In a blind signature, some portion of the contents of the sender’s message are hidden, leaving the receiver to sign the transaction based on trust. It’s called blind signing because the recipient has to sign at least partly concealed information. Blind signatures are important in situations where the smart contract details in the code cannot be taken out and made plainly clear to the recipient, and sometimes important information about the sender may be obscured.
Blind signing introduces risk in the verification of transactions, but people do it most of the time without noticing. This is mainly because they feel comfortable basing their decision to sign on some other indicator than a detailed knowledge of the specific contents.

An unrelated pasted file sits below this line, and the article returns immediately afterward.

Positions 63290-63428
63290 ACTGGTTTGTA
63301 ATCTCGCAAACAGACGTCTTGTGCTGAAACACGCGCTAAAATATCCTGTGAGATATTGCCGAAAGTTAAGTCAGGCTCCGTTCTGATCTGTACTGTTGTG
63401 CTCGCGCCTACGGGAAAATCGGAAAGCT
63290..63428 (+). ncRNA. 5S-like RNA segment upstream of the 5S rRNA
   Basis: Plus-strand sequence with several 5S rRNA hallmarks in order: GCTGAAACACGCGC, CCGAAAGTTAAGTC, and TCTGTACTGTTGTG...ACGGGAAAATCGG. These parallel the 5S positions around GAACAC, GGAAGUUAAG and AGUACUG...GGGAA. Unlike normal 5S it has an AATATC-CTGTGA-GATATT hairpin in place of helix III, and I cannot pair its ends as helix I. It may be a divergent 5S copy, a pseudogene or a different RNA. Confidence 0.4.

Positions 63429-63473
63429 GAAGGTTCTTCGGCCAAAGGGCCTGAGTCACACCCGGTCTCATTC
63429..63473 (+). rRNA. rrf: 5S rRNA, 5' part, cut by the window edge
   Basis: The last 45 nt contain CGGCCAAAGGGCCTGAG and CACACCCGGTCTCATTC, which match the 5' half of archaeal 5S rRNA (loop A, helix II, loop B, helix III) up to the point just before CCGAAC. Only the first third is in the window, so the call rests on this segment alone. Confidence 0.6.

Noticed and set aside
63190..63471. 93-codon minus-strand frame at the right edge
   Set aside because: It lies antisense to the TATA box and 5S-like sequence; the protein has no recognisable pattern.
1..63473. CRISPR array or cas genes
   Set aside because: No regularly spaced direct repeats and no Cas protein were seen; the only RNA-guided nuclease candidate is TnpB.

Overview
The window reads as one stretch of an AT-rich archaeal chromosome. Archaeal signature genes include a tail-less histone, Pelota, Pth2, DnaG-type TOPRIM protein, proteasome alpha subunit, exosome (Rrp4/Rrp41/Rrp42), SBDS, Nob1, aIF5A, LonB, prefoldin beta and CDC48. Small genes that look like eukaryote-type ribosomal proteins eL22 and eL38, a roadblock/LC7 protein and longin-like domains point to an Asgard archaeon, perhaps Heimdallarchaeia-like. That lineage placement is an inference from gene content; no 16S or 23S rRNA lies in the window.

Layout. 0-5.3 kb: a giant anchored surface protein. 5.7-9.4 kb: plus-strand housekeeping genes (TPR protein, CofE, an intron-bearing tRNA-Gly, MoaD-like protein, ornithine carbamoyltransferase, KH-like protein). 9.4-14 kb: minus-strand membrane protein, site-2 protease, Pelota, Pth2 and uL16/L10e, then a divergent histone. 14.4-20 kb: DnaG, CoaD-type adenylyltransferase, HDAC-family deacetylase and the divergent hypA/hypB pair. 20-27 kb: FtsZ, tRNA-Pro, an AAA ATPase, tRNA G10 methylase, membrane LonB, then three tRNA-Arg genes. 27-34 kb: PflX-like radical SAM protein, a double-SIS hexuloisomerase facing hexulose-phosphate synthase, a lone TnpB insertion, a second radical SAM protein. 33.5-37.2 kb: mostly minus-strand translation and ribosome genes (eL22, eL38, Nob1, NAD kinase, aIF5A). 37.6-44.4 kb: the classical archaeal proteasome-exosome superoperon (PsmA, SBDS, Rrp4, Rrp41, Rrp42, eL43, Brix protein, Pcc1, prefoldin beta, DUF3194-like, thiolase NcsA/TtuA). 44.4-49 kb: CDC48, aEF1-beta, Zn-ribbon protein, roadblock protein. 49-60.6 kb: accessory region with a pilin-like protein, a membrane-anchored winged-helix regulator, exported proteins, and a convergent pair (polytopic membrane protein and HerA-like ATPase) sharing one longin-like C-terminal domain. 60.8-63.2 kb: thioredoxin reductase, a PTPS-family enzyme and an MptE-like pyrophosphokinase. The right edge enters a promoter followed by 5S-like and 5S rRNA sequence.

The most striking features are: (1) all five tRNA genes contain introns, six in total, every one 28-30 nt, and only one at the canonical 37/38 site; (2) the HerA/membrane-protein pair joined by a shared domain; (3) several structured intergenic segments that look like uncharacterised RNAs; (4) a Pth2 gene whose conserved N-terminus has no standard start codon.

Non-fungible token (NFT) users have fallen victim to scammers who posed as legitimate service representatives from reputable NFT marketplaces. The victims were asked to approve transactions under the guise of letting the representative assist them, when in reality, their assets were being stolen. Blind signing is slowly becoming an industry norm, and this could pose a serious security risk in the future.